A May 4 Hub Times article covered an April city council discussion to expand existing fiber resources throughout the city. Internet Service Manager Bill Hillbish described a plan to connect traffic, security cameras, and possibly provide Internet access to other entities in Hudson. The original plan was to spend approximately $47,000 for fiber and hardware to connect remaining municipal facilities with Hudson Public Power managing the expansion.

At that meeting, the City Council also discussed using the network to connect local businesses and, eventually, residents. Apparently, local businesses are not happy with the incumbent provider: 

Some Council members wanted the work completed sooner than the five-year forecast by Hilbish. Hanink suggested 2016 instead of 2019.

"The business community is screaming for Internet connectivity and speed," said Council President Hal DeSaussure. "We can use it as an economic development and business retention tool."

Economic Development Director Chuck Wiedie said businesses were frustrated with Windstar, which was slow and lacked customer service.

"Our businesses need the Internet," Wiedie said.

At a later City Council meeting, Members delved deeper into the possibility of using fiber for more than an I-Net. From a June 22nd Hub Times article:

Interim City Manager Scott Schroyer June 10 asked for direction for the broadband infrastructure work. The city wants to circle the city with fiber to provide communications for all its city facilities. Council members suggested offering the broadband service to businesses and residents.

Broadband would provide a competitive advantage for economic development for attracting businesses, said Council member Dennis Hanink.

"I'd like to see us try to get to the business parks within a couple years," Hanink said.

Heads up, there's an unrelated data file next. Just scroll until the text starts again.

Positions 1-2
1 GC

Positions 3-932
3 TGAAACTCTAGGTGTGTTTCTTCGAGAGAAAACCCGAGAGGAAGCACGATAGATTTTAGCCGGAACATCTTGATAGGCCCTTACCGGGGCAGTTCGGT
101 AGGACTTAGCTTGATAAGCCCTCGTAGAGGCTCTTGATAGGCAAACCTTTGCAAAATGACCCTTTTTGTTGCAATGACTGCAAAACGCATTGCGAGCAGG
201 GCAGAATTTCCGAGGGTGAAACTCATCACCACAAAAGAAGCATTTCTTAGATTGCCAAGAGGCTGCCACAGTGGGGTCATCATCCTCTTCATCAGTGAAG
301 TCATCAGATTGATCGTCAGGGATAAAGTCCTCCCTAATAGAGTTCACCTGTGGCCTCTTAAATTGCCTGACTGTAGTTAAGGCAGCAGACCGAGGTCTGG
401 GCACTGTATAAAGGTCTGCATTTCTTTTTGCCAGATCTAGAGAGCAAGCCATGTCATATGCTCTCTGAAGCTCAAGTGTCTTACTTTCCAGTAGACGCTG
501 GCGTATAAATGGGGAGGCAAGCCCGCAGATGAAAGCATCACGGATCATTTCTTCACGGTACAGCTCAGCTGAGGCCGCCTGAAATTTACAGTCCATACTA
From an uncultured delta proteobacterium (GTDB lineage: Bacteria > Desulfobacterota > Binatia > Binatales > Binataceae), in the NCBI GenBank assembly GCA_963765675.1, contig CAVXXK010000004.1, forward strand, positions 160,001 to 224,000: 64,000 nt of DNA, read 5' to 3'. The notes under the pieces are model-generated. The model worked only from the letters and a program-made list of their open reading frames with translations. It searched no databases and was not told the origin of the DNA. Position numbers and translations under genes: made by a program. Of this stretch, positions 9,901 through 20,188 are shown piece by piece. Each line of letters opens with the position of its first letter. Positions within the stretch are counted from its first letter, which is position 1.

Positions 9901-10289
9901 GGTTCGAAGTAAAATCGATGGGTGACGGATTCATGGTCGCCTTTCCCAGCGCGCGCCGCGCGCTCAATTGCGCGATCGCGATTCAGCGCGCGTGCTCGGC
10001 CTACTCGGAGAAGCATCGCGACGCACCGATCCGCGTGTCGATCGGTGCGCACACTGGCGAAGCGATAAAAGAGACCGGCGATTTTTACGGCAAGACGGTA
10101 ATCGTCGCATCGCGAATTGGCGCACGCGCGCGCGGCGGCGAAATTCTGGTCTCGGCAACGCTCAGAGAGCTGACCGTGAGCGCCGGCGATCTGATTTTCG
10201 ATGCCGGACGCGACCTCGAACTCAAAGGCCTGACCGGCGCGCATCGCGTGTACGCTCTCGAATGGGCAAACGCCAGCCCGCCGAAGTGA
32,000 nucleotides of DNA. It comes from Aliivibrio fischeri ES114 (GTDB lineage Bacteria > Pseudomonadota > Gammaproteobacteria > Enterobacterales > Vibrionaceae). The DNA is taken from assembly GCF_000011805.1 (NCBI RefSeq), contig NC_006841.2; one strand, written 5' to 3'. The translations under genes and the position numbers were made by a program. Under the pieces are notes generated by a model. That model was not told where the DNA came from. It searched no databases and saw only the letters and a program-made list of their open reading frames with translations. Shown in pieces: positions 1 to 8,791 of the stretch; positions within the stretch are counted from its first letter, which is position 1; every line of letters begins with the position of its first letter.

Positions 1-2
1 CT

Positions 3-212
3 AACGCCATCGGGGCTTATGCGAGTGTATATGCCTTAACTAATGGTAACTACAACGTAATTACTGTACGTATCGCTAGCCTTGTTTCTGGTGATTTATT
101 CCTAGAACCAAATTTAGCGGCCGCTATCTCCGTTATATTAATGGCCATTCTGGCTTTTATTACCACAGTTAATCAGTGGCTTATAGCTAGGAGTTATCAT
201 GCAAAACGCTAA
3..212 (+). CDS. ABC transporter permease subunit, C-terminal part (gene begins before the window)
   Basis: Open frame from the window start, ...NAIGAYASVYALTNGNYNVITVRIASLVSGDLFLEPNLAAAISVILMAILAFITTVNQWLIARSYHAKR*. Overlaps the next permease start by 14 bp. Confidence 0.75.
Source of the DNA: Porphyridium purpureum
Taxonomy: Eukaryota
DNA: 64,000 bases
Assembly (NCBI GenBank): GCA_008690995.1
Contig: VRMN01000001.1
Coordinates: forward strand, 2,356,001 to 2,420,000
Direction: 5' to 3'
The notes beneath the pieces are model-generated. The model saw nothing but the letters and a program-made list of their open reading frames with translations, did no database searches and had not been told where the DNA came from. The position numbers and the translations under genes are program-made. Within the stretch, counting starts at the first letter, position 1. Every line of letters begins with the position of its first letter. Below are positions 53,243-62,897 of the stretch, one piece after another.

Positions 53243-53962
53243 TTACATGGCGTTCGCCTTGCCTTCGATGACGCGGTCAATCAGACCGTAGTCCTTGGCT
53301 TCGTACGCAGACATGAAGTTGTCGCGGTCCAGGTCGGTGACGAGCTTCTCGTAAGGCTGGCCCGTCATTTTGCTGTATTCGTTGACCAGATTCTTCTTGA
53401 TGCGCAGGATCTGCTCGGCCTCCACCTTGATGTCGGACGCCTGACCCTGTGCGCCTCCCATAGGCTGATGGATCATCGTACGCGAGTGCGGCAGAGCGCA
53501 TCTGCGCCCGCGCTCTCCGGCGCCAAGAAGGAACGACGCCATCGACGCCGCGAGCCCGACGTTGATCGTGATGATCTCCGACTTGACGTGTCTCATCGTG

...
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Posted June 2, 2014 by lgonzalez

The Shaker Heights City Council is considering expanding an existing fiber network, reports Cleveland.com. The project would allow OneCommunity, the nonprofit managing a regional fiber network, access to the city's rights-of-way for 15 years.

OneCommunity, created in 2003, received a $44 million broadband stimulus award to extend fiber in northeast Ohio. The organization's network spans approximately 2,000 miles, providing connectivity for over 2,300 public facilities. Cuyahoga County, Medina County, and the town of New Brunswick are just a few communities that worked with OneCommunity to improve local connectivity for anchor institutions. 

According to the article, one commercial district in town, the Chagrin-Lee area, connects to the OneCommunity network. The Shaker LaunchHouse, a business accelerator, is the hub of Ohio's first "fiberhood." The LaunchHouse is also the first entity on the network offering gigabit speeds to the private sector:

"We work with a lot of start-up companies, and some of them are high-tech and having those higher Internet speed capabilities is key, " [director of entrepeneurial programming Katie] Connelly said. "We had more people coming in who are doing things like writing software, so our numbers have definitely increased." 

The City Council is seeking more information before they make a decision on granting access. Shaker Heights, home to 28,000 people, sits adjacent to Cleveland's eastern edge. A large number of buildings in Shaker Heights are listed on the National Register of Historic Places because the town started as a planned community in 1905. Shaker Heights adheres to strict zoning and building codes to preserve its historic feel.

According to the article...